"That was quite a bit of a twist I would say, as compared to what we've seen before in some other pharmacogenetic studies," Liggett says. "We found that in mostly African Americans, there is another form of this gene we are looking at which actually mimics the drug that is often used to treat heart failure, so those individuals do not need the drug at all."
As he and Dorn wrote in the journal Nature Medicine, while that version is more common in self-described African Americans, it occurs in people of all ancestries, and there are many African Americans who do not have it. For those who do not have the gene and do not take beta-blockers, 80 percent die in four to six years, he says.
Dispelling Racial Assumptions
Charles Rotimi, who directs the new NIH Intramural Center for Genomics and Health Disparities, believes genetic studies like this one will dispel racial assumptions and lead to treatments tailored to each individual's genes.
"What this study shows very clearly — which I do hope to share the message with the public — that it will help us to better appreciate that if we use the group label called African-American or Hispanic or Asian-American or European-American, that at the level of treatment of an individual, those descriptors are not precise enough to give us information that we need," Rotimi says.
"The danger in not finding this out is that we do make assumptions, like have been made about beta blockers: that they don't work in African Americans," he says. "So if a physician is going to prescribe a beta blocker, they're hesitant when they see the skin color instead of looking at that individual and saying, â€˜Does this individual carry that variant?'"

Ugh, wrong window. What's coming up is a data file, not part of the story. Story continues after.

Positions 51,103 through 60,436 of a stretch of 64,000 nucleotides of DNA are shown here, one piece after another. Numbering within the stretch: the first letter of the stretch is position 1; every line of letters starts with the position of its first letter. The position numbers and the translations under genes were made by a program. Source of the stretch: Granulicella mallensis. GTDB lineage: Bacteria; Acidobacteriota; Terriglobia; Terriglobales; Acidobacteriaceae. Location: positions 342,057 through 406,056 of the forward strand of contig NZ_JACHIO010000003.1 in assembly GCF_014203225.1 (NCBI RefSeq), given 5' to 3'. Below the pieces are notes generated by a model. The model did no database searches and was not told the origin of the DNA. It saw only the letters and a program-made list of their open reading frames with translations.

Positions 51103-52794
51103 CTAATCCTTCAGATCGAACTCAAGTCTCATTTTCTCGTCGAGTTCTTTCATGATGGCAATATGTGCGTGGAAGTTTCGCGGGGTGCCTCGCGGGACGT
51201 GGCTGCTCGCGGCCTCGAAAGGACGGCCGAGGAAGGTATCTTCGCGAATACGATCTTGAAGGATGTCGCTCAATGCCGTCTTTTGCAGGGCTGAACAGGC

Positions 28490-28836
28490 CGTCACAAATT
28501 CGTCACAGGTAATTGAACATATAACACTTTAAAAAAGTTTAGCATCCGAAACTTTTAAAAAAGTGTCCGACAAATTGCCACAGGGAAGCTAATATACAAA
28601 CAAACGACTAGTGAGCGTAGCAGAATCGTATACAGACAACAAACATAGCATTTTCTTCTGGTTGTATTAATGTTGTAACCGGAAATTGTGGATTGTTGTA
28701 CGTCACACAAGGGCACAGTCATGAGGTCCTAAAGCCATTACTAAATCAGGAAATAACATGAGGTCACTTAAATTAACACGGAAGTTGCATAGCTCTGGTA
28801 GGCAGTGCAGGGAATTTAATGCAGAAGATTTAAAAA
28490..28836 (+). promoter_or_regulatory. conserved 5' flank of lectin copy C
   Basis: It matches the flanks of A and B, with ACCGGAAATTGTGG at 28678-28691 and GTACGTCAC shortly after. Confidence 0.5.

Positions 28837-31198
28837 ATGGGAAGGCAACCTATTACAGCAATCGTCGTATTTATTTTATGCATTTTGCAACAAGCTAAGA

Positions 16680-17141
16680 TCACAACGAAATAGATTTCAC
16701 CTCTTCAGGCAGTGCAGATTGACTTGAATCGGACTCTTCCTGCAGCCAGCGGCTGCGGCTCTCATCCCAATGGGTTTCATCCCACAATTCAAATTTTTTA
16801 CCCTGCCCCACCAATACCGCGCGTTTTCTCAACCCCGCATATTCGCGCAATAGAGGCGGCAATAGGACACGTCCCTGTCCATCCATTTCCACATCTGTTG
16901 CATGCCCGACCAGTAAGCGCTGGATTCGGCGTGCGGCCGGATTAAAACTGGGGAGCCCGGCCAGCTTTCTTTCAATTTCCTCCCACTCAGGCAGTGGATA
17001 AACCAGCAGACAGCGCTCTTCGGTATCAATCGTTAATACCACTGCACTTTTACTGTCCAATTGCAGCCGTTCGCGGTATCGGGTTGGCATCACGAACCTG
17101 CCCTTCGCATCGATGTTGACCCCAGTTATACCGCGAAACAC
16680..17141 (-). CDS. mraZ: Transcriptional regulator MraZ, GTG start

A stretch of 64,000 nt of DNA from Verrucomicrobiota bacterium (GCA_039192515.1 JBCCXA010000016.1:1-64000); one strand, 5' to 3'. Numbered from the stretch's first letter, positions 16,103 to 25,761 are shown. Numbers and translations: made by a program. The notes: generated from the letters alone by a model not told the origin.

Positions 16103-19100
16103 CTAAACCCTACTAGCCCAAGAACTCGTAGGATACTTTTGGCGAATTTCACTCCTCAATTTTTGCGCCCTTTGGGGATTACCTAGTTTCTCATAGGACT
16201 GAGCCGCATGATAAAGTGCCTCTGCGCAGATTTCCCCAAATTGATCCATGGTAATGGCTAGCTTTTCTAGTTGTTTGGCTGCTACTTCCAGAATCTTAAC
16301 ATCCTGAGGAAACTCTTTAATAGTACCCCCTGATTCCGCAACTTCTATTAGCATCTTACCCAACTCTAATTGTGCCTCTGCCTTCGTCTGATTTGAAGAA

"For example," Rotimi explains, "it's entirely possible that I'm a carrier of a particular variant that my mother doesn't carry. So if you're using my mother as information to treat me, then it would be inadequate for that particular drug, although she's my mother. So I think that is a level that we need to get to. We need to understand our diversity. We need to cherish it, and we need to study it, and we need to understand the implication of that diversity at the level of drug, at the level of understanding disease distribution, as we go from one human population to the other."
"African Americans cannot be treated as if they are one group. You have to look at the individual in front of you if you are the doctor prescribing the beta blocker or any other drug, for that matter," he says.
Liggett and his team are now conducting further clinical studies aimed at developing personalized treatments for heart failure. Pate agreed to participate not only because she's supportive of biomedical research, but also because as the mother of two, she wants to know "if it's something that I'm passing on to them, to know if it's something I inherited so that we can better treat it," she says.
Liggett says, "This study will not only be used to confirm the previous study that we just published, but also we'll begin to add additional genes to see how well we can refine our predictive ability."
Pate also has a message for the public. "I think being in the health care profession, you think you know everything already and you self-diagnose," she says. She urges "getting to the doctor as soon as you realize that something's not right."
She also emphasizes the importance of a healthy lifestyle. "To eat healthy, to do exercise, it probably sounds like a clichÃ©, but it's really, really important to take care of yourself," she says.
This research was published in the journal Nature Medicine, advance online publication, April 20, 2008, and funded by the National Heart, Lung and Blood Institute of the National Institutes of Health.